If you or your loved one have been recently diagnosed—or have recently come to a shocking realization that you are going to die early if you don’t make some drastic changes—let me suggest that perhaps the very first step to take is Portion Control. And the first step in practicing Portion Control is to keep a detailed, strict food journal.
Some of you have told me that you really need both accountability and motivation. And there’s nothing like a written food journal to provide both!
Your food journal can be as simple as a manually written one or as complex as a computer or phone app (like MyFitnessPal and others). You can track only the food and the amount of carbohydrates per serving (since it’s carbohydrates that are raising your blood sugar); or you can track a full bank of macronutrients (calories, carbs, fat, fiber, protein, etc.). However, in either case you need to know the portion size of one (1) serving and write it down. Add up the grams of carbohydrate in one meal or snack then calculate the total for the day.
If you have been following the Standard American Diet (SAD), that is, eating whatever you want whenever you want, try to at least limit your food intake to ADA (American Diabetes Association) guidelines of 150-180 grams of carbohydrates per day. That’s roughly 45-60 grams per meal or 15-20 grams per serving. You’ll probably be shockingly surprised at the amount of carbohydrates you’ve been eating!
Be sure to check your blood glucose first thing in the morning (fasting blood glucose), at bedtime, and pre-meal and 2 hrs post-meal at various times during the day. Record these blood glucose numbers in your food journal. And, if you are on diabetes medications and/or insulin, write the times and dosages in, too. This is so you’ll be able to see how any changes in your dietary lifestyle are affecting your blood sugar numbers.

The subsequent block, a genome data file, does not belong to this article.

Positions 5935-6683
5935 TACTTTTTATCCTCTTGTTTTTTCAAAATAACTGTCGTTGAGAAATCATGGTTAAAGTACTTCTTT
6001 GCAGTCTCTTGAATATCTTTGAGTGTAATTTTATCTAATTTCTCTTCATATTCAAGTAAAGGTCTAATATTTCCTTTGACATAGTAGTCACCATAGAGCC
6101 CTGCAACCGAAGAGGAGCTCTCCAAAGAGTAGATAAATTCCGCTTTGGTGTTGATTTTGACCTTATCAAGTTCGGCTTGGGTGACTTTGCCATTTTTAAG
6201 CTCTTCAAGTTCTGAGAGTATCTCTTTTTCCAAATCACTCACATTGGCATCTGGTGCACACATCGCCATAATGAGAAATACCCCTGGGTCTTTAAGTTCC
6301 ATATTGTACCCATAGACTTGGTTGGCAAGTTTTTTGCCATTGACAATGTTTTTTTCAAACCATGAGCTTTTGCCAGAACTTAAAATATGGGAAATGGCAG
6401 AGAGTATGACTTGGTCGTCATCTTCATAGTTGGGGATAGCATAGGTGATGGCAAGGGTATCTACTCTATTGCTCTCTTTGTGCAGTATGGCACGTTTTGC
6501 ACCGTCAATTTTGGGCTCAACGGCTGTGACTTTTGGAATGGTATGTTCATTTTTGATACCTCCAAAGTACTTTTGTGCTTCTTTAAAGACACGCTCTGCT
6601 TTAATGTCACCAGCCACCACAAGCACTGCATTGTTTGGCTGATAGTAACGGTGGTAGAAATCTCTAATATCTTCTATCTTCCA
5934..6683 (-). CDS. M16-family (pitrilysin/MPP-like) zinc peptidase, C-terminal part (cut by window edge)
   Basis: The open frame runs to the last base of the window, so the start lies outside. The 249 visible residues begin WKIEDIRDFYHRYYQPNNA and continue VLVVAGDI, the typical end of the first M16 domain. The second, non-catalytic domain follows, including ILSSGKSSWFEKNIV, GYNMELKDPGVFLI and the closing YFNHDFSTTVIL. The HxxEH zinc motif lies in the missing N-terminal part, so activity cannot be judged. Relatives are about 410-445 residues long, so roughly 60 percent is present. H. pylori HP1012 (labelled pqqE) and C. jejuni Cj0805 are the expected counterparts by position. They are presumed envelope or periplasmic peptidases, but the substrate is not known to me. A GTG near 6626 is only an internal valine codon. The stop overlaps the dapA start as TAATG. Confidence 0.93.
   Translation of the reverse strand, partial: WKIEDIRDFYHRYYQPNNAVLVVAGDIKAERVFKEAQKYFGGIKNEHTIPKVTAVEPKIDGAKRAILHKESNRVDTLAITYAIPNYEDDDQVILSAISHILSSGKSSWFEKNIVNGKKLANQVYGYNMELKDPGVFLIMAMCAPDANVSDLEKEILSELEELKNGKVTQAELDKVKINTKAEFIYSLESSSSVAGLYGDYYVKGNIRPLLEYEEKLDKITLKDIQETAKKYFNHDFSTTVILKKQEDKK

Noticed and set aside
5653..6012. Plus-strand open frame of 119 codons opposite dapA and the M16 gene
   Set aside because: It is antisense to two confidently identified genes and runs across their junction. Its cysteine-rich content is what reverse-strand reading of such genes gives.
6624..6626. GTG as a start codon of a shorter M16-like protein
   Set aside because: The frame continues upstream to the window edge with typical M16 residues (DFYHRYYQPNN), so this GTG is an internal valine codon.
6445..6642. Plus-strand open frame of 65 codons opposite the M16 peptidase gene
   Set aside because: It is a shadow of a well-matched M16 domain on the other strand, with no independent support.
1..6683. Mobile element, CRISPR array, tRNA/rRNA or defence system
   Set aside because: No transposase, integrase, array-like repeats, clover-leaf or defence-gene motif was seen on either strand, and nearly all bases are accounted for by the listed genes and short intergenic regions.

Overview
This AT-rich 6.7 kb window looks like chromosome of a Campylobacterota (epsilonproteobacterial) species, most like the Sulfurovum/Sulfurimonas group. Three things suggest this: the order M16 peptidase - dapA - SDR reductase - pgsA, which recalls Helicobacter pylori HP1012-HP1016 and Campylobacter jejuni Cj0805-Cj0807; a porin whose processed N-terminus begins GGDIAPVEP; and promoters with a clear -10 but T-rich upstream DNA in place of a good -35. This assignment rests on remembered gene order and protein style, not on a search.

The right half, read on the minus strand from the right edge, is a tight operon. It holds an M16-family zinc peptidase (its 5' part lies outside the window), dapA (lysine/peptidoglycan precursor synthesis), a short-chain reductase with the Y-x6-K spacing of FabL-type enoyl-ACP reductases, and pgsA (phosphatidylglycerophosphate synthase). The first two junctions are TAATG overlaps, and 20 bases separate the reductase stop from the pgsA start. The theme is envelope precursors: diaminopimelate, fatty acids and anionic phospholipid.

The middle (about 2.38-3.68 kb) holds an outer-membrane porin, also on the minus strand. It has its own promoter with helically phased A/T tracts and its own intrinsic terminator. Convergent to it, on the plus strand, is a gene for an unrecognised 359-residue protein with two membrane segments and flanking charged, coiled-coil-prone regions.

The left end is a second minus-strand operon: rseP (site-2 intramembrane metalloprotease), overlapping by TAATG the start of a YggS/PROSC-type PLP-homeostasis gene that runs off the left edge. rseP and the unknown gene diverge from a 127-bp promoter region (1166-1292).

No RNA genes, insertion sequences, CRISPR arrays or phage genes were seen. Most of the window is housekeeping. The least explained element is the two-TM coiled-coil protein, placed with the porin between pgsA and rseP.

If you have already been following ADA dietary guidelines but, over the years, have found that diet and exercise and perhaps medications just aren’t keeping your blood sugars under control any more, you may want to consider a lower-carb dietary regime. You can do this whether you are vegetarian/vegan or Adventist non-vegetarian/pescatarian. “Low-carb” can mean anything from under 100 grams of carbohydrates/day to as little as 20-30 grams/day. If you do try a very low-carb diet, be sure to keep track of your blood glucose and medications, because this may require a reduction of dosage in some medications and insulin. Otherwise, you may get low blood sugars. Do work with your doctor on this.
If your personal goal is to stay under the ADA-recommended 7% A1C and you are achieving that with an ADA-compliant diet, exercise, and possibly medications, then you are successful! If, however, you’d like to get closer to the non-diabetic normal A1C of 4.0-5.6% and/or if you’d like to get off medications and/or insulin, there are ways of tweaking your diabetes management. More on that in later posts.
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